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Opinion >  Guest Opinion

Whitworth’s Planned Parenthood decision is needlessly political

On April 18, Whitworth University President Beck A. Taylor sent a letter to the campus community announcing his decision to deny college credit for student internships with Planned Parenthood, the nation’s largest provider of sexual and reproductive health services.

“Being connected to an organization like Planned Parenthood sends the unintended message to many that Whitworth has taken a side in this social and political debate,” he wrote in a campus-wide missive.

As Whitworth University alums who consulted with a larger group of alumni as we wrote this, we feel this decision casts a negative light on an academic institution that encourages analytical and open-minded thinking. President Taylor’s attempt to make Whitworth a neutral player achieved the opposite, placing Whitworth in the center of polarizing American politics, fixating on abortion alone. The decision diminishes the importance of women’s health overall, and the fact that many women often receive better health care from Planned Parenthood than they do from other health care providers.

Every year, Planned Parenthood offers more than 2.5 million patients of all genders a wide range of low-cost to free health care, including sexual education, access to contraceptives, testing and treatment for sexually transmitted diseases and infections, screenings for cervical and prostate cancer, advocating for victims of sexual assault and administering abortions, the latter of which account for just three-percent of its services.

By focusing on the controversy of abortion services, President Taylor’s action frames reproductive health as a black and white, pro-life vs. pro-choice political issue. If he truly wants to demonstrate the university’s commitment to gender equality and diversity of opinions, then Taylor should allow the pro-choice student group to affiliate on campus, just as he has with the pro-life group.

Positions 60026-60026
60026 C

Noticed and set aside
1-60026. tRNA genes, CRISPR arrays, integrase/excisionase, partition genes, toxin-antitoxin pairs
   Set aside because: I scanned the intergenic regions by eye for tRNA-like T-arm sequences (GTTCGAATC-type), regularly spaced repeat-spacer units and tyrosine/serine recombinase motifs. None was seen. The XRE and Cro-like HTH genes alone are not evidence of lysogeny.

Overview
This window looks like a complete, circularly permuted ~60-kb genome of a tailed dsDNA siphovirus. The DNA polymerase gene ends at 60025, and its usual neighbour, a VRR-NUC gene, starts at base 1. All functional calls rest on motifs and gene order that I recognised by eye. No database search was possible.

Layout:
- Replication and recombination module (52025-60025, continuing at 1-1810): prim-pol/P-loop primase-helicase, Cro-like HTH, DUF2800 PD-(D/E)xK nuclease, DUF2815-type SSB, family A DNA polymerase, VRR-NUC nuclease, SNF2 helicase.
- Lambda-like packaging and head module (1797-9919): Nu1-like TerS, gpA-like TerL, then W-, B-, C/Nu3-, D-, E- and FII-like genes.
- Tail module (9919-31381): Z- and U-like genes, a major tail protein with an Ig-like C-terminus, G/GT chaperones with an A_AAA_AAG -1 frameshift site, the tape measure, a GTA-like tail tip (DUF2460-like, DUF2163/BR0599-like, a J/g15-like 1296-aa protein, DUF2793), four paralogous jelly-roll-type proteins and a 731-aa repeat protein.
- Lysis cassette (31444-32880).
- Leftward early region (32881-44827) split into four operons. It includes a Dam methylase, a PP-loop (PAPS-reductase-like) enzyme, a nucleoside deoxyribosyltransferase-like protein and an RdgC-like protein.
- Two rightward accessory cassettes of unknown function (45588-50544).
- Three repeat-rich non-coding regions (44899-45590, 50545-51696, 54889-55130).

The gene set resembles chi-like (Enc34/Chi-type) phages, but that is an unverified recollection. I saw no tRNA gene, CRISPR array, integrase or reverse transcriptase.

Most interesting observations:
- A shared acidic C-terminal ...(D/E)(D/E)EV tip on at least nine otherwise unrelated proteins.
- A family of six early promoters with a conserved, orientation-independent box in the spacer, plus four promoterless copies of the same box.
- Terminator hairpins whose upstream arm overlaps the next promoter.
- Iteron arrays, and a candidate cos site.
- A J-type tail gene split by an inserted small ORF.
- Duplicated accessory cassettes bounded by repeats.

The university’s faculty and staff should encourage opportunities for students to explore the complexities around the broader issues of reproductive health, rather than limiting the discussion to one aspect alone. In this way, Whitworth would foster dialogue, learning and deeper analysis, while helping to inspire empathy and awareness across today’s political divides.

During our time at Whitworth, we were encouraged to develop strong social-justice values and a commitment to lifelong service. As women who have dedicated our lives to public health, public safety and global development issues, we value the complexity of real-world concerns and the importance of exploring all sides for the greater public good.

We are embarrassed by President Taylor’s decision and fear the impact it will have on Whitworth’s image, legacy and credibility as an institution that respects gender equity and promotes unbiased learning.

Renée Hopkins (Class of ’95) and Laurie Werner (Class of ’94).


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